The group shepherding a downtown hotel development project will, by the end of the month, send a request for information to any property owner that has space for a 200-room hotel.
The hotel will be privately owned and operated, said Richard Griffin, the city's director of economic development.
That is the next step in a process begun several years ago by the Frederick County Chamber of Commerce, its major employers group, the Frederick Department of Economic Development, Frederick County Office of Economic Development, the Tourism Council of Frederick County and the Downtown Frederick Partnership, Griffin said.
The group formed after local industry leaders said meeting space was a "critical element" to keep and recruit new business to Frederick, Griffin said. Crossroads Consulting presented a market analysis Thursday that indicated Frederick could support a full-service hotel and 15,000 square feet of meeting space, as a 2010 study indicated.
The hotel study group plans to send out in September requests for proposals for a consultant to advise the team about sites and development teams, Griffin said. In October, they will send requests for proposals from hotel development teams that design hotels, he said.
By the end of the year, Griffin hopes to have the hotel development team in place.
"We would continue to be an advisory group," he said.
If construction starts in 2014, as Griffin hopes, the hotel could be open in 2015.
"That is our optimistic goal," Griffin said.
Within four years of opening, Crossroads estimated the hotel's annual net revenue would be $3 million. Crossroads President Susan Sieger and Griffin said the hotel is expected to operate privately, but some public participation will probably be necessary to get it started.
"It may mean we have to buy down the risk a little," Griffin said.
The incentive could come in the form of tax breaks or parking deck construction, among other options. The goal is for no government to subsidize the hotel on an ongoing basis, Griffin said.
Sieger said several national hotel brands have expressed interest in the project, and without that interest, there would be no point in going forward.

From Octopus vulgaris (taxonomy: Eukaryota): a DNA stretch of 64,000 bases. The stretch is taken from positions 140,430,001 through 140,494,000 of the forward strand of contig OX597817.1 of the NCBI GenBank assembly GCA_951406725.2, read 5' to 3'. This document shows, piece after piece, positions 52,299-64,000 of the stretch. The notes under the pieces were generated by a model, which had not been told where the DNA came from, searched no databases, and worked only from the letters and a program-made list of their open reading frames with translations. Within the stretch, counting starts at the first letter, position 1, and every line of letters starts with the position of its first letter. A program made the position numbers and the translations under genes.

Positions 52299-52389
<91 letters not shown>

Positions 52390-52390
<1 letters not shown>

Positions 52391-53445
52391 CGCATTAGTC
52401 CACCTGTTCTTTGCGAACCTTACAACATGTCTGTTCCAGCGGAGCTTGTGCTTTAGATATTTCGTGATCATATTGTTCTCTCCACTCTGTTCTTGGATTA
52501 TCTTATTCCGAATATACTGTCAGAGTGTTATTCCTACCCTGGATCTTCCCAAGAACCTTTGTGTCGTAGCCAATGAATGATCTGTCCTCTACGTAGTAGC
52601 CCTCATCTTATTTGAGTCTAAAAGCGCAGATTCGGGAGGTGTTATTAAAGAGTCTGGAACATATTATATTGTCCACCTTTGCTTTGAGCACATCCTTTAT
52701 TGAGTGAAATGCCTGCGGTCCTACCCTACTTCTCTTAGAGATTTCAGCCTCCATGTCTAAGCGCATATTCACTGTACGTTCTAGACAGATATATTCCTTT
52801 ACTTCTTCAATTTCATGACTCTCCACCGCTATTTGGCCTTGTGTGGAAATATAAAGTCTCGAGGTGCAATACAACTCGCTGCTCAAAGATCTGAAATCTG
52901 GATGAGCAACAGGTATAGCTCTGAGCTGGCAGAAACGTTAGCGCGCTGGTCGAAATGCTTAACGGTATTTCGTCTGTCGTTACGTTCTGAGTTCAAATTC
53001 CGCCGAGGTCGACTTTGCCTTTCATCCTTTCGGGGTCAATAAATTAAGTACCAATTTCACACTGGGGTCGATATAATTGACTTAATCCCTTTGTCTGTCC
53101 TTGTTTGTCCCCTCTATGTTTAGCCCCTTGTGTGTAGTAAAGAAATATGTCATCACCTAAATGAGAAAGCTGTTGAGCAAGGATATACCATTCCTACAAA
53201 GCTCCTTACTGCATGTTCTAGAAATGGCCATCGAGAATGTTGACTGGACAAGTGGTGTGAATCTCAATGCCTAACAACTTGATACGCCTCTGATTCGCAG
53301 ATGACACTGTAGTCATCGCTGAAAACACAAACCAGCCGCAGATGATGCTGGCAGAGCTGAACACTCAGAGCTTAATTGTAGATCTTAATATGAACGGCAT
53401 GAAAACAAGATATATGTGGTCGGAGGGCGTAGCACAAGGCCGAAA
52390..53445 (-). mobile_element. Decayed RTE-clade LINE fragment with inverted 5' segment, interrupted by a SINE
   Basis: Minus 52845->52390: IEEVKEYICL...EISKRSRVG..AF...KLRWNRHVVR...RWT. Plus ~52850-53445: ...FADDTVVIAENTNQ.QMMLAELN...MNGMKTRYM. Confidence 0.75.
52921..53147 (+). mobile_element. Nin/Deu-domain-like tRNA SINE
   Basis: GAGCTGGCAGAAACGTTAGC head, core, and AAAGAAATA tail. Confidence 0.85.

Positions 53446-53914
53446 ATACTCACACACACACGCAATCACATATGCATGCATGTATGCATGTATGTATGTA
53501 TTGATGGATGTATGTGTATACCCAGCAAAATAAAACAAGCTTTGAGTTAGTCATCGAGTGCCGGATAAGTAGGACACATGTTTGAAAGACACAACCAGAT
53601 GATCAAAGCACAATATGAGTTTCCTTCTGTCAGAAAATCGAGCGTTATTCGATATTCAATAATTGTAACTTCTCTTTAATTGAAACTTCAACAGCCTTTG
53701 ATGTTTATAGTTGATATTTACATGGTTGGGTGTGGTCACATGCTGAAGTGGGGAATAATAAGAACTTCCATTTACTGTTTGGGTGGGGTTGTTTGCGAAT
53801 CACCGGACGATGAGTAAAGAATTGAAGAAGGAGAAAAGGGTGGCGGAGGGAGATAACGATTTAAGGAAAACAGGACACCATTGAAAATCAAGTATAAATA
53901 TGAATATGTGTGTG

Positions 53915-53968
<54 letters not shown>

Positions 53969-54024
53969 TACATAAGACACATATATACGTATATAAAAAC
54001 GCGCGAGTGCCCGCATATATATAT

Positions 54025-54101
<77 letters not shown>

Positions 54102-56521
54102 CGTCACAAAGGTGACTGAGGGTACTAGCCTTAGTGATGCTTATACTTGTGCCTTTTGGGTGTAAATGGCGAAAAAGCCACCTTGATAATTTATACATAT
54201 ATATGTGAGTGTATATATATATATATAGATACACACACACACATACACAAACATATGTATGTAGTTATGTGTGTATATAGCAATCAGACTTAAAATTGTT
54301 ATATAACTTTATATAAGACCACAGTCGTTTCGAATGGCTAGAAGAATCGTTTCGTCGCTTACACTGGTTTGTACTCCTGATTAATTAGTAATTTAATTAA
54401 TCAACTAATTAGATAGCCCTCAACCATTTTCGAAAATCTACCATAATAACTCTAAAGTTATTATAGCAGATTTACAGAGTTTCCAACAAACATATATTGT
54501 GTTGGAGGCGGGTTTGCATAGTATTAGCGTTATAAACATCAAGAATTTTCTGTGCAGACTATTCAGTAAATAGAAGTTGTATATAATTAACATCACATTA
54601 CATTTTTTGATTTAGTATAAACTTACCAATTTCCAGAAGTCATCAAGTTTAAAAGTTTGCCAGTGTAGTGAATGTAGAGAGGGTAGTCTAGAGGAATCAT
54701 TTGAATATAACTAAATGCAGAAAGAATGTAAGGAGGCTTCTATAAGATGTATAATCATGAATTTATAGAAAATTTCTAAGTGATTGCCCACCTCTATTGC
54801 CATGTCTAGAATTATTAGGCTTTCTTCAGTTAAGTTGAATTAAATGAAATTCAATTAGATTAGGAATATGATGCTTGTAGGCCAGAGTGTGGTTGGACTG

Building or discounting parking for the hotel seems the most likely public contribution, aldermen Carol Krimm and Michael O'Connor said.
The capital savings on a parking deck could shave enough off the hotel's cost to make it attractive, some said.
Rocky Mackintosh, who owns one of the sites being considered, and Michael Dickens, president of Hospitality Partners hotel management in Bethesda, said parking would be a major cost factor. Crossroads' results sounded positive, but might be a bit optimistic, Dickens said.
Crossroads predicted an average daily room rate at about $140. Dickens said $120 is now the local average at high-end hotels.
The study released this week looked at market numbers since the recession hit and found that Frederick's hotel business has held up better than most, said John Repa, a Crossroads subcontractor from Hospitality and Gaming Solutions.
The study found that in 2011, Frederick County posted the highest percentage increase in hotel room demand within the state, which translated into estimated tourism expenditures of more than $300 million.
"I don't get to say this very often," Repa said. "The dynamics in this market are great."
"This is exciting," Krimm said.
Within four years of opening, possibly as soon as 2019, the total spent directly at the hotel could be $16.5 million in 2011 dollars, the study estimated.
The hotel and related activity would support 280 jobs and $9 million in earnings and $1.9 million in state and local tax revenue, Crossroads estimated.
BY THE NUMBERS
Within four years of opening, hotel operations would generate:
- $16.5 million in direct spending
- $25.9 million in total output
- 280 jobs
- $9 million in personal earnings
- $1.9 million in state and local taxes
Source: Crossroads study
DETAILS A successful hotel should:
- Be upscale and full-service with a national brand affiliation such as Hilton, Marriott, Westin or Hyatt.
- Have 200 rooms.
- Include 14,000 to 15,000 square feet of meeting space, with breakout meeting rooms.
- Include a 5,000- to 6,000-square-foot ballroom with room for 600 to 700 people.
- Include pre-function space.
- Include a restaurant and lounge.
- Include wireless Internet connections, a shop, indoor pool, spa, fitness center and business center.
Source: Crossroads study